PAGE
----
Teenagers are known for committing criminal acts that they later regret. Legally, these actions can have far-reaching consequences that could affect future employment or educational prospects. A conviction for the crime of vandalism, known in Florida as “criminal mischief,” is one such scenario. Contacting an attorney who has experience working with juveniles charged with violating Florida law can make the difference between a conviction and a dismissal.Vandalism
In Florida, a person commits the crime of vandalism or “ criminal mischief” if the following elements are fulfilled:
- The defendant damaged or injured real or personal property;
- The property belonged to the alleged victim; and
- The injury or damage was done maliciously or wilfully.
Injury or damage can include acts of:
- Defacement; or
- Other destructive acts.
Criminal mischief or vandalism is considered a “general intent” crime. This means that, in order to satisfy the intent element of the crime, a person’s actions must be willful or intentional, and the person must be aware that the actions may cause damage to persons or property. The statute does not require that the act be done with the specific intent to damage the property.Graffiti Fines
If a criminal mischief offense includes graffiti, the defendant’s sentence will include required community service, ranging from between 40 to 100 hours. The sentence also includes the mandatory payment of a minimum fine of:
- $250 for a first conviction;
- $500 for a second conviction; and
- $1,000 for a third or subsequent conviction.
The amount of damage caused to the property will in large part dictate whether the crime is treated as a felony or a misdemeanor. Furthermore, if the properties of multiple individuals are damaged due to the same course of conduct, the value of the property can be aggregated to determine the level of the offense. When the damage is valued at:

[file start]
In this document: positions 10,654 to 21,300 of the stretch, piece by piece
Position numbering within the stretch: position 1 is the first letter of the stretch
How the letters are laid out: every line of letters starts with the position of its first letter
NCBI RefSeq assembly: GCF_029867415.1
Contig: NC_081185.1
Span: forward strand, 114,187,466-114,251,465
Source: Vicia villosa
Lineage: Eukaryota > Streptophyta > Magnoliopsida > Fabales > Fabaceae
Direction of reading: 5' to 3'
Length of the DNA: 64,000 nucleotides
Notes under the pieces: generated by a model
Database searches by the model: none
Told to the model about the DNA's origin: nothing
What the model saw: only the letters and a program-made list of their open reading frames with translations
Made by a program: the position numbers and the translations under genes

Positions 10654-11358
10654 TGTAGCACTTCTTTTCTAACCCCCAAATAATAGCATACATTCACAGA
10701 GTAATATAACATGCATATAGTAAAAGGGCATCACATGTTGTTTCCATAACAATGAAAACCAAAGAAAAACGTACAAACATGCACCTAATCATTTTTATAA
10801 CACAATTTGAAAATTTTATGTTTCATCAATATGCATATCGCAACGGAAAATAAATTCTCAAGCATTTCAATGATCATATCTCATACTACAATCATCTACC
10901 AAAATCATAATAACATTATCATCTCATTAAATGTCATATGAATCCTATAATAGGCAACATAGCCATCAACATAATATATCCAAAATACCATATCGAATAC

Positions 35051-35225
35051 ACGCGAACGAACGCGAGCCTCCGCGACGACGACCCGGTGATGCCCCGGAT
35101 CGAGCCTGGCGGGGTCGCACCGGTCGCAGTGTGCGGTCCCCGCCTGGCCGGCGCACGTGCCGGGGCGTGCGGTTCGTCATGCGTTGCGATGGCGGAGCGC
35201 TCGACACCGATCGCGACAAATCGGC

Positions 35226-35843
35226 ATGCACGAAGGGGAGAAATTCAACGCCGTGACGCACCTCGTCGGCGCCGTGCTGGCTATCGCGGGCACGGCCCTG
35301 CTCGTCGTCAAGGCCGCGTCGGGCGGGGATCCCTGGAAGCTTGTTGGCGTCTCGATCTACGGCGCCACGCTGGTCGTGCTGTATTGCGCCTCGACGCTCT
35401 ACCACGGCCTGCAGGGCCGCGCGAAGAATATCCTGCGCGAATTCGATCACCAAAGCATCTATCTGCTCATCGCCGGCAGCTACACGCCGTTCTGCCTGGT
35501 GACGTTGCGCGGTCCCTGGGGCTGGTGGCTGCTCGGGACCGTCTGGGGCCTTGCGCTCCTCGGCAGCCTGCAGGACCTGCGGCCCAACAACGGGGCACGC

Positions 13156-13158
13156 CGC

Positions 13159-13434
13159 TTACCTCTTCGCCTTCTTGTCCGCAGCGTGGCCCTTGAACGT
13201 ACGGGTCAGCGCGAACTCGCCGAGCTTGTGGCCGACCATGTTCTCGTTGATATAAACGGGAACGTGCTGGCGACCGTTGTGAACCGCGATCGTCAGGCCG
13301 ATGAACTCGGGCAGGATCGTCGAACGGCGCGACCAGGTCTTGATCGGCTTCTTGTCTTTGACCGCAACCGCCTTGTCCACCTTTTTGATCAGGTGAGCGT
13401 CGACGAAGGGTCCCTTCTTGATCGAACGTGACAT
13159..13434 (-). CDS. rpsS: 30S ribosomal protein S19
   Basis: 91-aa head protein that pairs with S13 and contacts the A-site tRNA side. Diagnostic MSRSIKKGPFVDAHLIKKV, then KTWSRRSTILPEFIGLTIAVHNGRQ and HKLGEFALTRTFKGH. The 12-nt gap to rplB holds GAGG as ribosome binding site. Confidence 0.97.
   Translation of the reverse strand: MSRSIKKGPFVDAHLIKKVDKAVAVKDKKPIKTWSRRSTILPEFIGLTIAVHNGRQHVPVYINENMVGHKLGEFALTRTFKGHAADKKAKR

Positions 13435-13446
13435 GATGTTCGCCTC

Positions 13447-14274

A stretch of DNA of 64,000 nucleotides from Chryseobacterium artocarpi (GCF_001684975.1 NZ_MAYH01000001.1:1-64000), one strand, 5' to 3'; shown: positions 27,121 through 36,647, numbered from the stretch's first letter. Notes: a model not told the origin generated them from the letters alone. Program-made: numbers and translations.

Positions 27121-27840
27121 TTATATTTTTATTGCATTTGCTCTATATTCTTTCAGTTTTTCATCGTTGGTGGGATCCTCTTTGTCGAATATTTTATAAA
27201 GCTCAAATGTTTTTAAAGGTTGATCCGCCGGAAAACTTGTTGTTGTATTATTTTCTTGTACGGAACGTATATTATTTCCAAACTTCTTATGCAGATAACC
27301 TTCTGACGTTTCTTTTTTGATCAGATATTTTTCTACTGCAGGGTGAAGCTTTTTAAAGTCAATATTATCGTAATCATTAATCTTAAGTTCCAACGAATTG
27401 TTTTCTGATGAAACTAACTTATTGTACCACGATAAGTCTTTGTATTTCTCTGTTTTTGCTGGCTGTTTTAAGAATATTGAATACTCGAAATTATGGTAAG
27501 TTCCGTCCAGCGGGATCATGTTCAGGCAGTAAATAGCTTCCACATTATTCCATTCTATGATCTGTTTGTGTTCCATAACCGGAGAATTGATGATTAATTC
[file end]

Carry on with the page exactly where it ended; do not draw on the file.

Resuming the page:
- $200 or less, the offense is a second-degree misdemeanor;
- Greater than $200, but less than $1,000, it is a first-degree misdemeanor; and
- Over $1,000, the charge is a third-degree felony.
If the defendant already has a conviction for criminal mischief, a subsequent offense in which the value of the property damage is under $1,000 is a third-degree felony. These types of crimes are serious and can mean a sentence of up to five years imprisonment and a fine of $5,000.Penalties for Minors
In the event that the property damage is caused by a minor, the minor’s parents (along with the minor) will be liable for the payment of any fines. The court can also order the revocation or withholding of a driver’s license for eligible teens.Defenses
Possible defenses to a charge of criminal mischief include:
- Lack of intent;
- Legal justification; and
Convictions for offenses like vandalism can have severe repercussions in Florida, even for juveniles. If you have been arrested for vandalism, it is essential to retain an attorney to help you present the best defense possible in your case. Please contact West Palm Beach criminal defense attorney William Wallshein for a free consultation.